How to hit a fade…according to YouTube, a robot, and GolfWRX members
How to hit a fade. At some point, if you aren’t a habitual slicer of the golf ball and are able to hit a draw with regularity, in your quest to become a better golfer, you’re going to want to know how to do this.
Without debating the relative merits of a draw versus a fade, it’s agreed that working the golf ball both ways is key to to scoring, positioning off the tee, and risk minimization. If you’re a golfer who is currently only slinging draws, we have some advice for you on how to hit a fade from three very different sources.
How to hit a fade…
…according to a robot (that is, A.I. language model ChatGPT):
A fade is a type of golf shot that curves gently from left to right (for a right-handed golfer). If you want to know how to hit a fade, follow these steps:
- Set up for the shot: Aim your clubface at the target, but align your feet, hips, and shoulders slightly to the left of the target. This open stance will help promote a left-to-right spin on the ball.
- Grip the club: Hold the club normally, but slightly weaken your grip by turning your hands slightly to the left (again, for a right-handed golfer). This will help you hit the ball with an open clubface.
- Swing the club: On your backswing, keep your clubface square to the target for as long as possible. Then, on your downswing, try to swing slightly from the inside to out, which will help produce the left-to-right spin on the ball. Finally, make sure to follow through towards the target with a high finish.
- Practice: Hitting a consistent fade can take some practice. Spend time on the driving range and experiment with different grip and swing adjustments until you find what works best for you.
Remember, hitting a fade is not about hitting the ball harder, it’s about controlling the spin and direction of the ball. With practice, you can learn to hit a reliable fade that can help you navigate tricky golf course layouts.
Hitting a fade takes practice, and it may take some trial and error to find the right adjustments for your swing. It’s also important to note that a fade is not necessarily the ideal shot shape for every situation, so it’s important to be comfortable with hitting a variety of shots on the golf course.
How to hit a fade…according to the most-watched video on YouTube on the subject
With more than one million views on YouTube, this video from Any and Piers of MeAndMyGolf not only covers hitting a fade but also discussing drawing the golf ball as well as hitting it high and low.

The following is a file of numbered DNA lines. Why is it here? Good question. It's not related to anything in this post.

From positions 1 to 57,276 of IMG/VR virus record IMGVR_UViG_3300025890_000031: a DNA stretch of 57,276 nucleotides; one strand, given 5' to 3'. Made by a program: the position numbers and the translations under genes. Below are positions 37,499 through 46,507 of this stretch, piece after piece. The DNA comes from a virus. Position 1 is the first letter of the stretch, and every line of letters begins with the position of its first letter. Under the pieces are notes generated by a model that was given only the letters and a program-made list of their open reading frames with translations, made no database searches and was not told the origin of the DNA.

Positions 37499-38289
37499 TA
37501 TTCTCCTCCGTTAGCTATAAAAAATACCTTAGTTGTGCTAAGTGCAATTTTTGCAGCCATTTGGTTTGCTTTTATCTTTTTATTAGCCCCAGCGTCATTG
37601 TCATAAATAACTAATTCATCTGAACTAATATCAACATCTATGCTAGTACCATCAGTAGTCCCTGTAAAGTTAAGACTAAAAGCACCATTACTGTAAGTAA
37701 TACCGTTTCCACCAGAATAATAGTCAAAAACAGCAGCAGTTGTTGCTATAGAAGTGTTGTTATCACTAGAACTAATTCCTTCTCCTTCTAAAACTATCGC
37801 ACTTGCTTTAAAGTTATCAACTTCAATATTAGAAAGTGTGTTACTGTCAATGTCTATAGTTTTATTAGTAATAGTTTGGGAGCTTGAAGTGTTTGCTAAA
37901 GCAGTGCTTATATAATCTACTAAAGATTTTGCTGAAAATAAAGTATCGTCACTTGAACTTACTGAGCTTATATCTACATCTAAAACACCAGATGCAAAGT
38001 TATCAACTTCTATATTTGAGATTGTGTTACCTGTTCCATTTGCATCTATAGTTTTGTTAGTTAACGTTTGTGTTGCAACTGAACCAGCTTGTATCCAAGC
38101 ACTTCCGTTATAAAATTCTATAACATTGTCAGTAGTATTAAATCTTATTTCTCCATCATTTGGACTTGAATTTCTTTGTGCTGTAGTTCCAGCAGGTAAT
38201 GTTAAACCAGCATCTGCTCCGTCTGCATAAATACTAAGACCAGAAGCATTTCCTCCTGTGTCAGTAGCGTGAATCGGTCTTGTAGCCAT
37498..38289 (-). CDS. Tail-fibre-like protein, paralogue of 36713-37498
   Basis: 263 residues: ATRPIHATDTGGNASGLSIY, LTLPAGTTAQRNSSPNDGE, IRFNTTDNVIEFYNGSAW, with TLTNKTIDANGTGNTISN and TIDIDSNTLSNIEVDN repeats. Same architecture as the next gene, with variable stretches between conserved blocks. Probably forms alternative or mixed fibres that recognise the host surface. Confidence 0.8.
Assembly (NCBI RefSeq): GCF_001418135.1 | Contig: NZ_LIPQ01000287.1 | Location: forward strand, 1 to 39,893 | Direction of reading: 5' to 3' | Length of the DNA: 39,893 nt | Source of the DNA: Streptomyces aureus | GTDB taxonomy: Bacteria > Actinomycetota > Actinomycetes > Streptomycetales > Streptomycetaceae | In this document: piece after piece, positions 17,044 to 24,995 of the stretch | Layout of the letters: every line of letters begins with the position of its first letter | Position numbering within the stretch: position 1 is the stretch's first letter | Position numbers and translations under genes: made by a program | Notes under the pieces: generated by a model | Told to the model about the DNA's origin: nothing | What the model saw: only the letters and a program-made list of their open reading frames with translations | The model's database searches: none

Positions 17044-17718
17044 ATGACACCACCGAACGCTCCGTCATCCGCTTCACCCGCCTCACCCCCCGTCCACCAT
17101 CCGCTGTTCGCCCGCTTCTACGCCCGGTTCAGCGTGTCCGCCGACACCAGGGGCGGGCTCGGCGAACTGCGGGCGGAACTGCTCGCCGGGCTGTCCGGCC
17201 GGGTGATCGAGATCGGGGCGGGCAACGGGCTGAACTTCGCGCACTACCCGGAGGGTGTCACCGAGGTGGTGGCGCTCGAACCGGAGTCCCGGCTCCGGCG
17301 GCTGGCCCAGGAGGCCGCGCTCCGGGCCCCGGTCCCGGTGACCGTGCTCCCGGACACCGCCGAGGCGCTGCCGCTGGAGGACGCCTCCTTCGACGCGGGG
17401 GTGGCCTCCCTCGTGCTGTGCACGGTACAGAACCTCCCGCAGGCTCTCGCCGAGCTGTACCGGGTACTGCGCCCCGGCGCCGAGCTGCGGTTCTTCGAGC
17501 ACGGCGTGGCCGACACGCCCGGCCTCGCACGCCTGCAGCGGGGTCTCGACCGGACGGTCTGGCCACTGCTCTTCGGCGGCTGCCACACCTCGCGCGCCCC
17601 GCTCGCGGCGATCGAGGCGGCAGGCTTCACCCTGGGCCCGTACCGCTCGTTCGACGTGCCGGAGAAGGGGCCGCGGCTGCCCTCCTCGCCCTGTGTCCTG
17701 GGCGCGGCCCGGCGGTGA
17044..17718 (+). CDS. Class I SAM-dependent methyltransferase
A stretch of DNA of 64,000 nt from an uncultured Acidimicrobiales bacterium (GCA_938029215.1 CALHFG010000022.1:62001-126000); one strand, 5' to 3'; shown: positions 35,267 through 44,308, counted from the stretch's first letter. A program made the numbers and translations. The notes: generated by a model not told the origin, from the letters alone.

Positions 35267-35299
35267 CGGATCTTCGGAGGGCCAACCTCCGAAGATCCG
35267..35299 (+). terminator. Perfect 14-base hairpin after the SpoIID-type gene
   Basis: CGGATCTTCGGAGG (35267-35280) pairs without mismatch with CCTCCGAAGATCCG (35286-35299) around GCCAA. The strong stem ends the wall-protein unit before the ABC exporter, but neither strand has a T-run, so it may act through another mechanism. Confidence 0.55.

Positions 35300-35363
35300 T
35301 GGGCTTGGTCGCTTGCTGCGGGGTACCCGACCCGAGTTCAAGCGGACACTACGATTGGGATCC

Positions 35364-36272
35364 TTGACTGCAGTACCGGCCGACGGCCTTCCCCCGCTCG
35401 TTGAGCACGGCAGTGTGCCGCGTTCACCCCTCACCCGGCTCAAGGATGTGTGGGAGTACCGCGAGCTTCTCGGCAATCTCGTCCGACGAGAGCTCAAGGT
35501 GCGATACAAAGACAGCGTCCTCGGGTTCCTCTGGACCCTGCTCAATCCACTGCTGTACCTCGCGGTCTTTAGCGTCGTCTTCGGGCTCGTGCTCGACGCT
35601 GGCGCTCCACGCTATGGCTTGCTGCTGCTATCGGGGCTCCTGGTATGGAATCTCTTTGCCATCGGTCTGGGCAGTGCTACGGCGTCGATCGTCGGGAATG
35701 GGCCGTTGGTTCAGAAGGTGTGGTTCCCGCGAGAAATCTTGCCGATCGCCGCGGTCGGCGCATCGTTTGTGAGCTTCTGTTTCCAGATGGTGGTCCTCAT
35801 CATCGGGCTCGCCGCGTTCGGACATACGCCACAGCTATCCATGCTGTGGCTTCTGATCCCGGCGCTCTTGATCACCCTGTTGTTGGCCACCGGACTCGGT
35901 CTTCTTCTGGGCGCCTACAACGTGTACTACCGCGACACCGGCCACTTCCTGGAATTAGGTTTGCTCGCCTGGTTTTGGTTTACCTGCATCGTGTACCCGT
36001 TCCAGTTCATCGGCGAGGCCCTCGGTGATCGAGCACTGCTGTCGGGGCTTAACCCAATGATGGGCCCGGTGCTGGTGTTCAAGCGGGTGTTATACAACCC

…according to GolfWRXers
And of course, our GolfWRX forum members have opinions on the subject.
The appropriately named PreppySlapCut said: “If the face is open to the path, the ball is going to fade. There’s several adjustments you can make to encourage that to happen, it’s just a question of what feels best for you and allows you to do it most consistently.”
Bladehunter says: “For me just the sensation of taking the club back outside your hands , and then swing left with a face square to target , while turning hard as you can makes for a pretty straight flight that won’t hook. Unless you stall and let your hands pass you.”
“That’s my take as an upright swinger If you’re really flat it’s going to be tough to time up and never have the two way miss Because you’re always coming from the inside and will rely on timing the face open or shut to see a fade or draw . For me it’s just set the face at address and feel like you hold it there until impact”
Dpd5031 says: “Had a pro teach me this. Aim a little left, stance slightly open, still hit it from the inside (just like your draw), but unwind chest hard letting handle follow your rotation so toe never passes heel. He called it a “drawy fade.” Ball takes off almost looking like it’s going to draw, but tumbles over to the right instead of left. Cool thing is ya dont give up any distance doing it this way as opposed to cutting across it.”
Scottbox says: “Jon Rahm is a good example. Watch the hand path of his backswing– his hands are not as “deep” as someone who draws the ball (i.e. Rory). And even though he has a slightly shut face, Rahm rotates his chest and hips very hard. Because there’s less depth to his backswing, the club gets more in front of him at P6. He’s most likely 1-2* outside in at last parallel. Brooks Koepka has a longer swing, but similar, in terms of his hand path– well above the shaft plane going up with less depth to his hands at the top, and slightly above the plane coming down.”
“Most good modern players rotate pretty hard with their hips and chest to stabilize the face, but the difference between those who draw it and those who hit a baby cut is often seen in the way they “engineer” their backswing patterns.”
Check out more of the “how to hit a fade” discussion in the forum thread.
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Clement: “Infallible” release drill to add 30 yards to your drives
Yes, you heard it here: INFALLIBLE! This drill will end all drills as “the” go to drill when your golf swing is hangin’ on or being too forceful! None of my students in the last month either online or in person, French or English, male or female, have messed this up. Pure Wisdom! And we share it with you here.
Kelley: How a change in awareness can influence your body turn
A simple change of awareness can help you understand how the body can naturally turn in the swing. An important concept to understand: the direction the body moves is the engine to the swing. Research also shows the direction the body turns can be just as important as the amount of turn.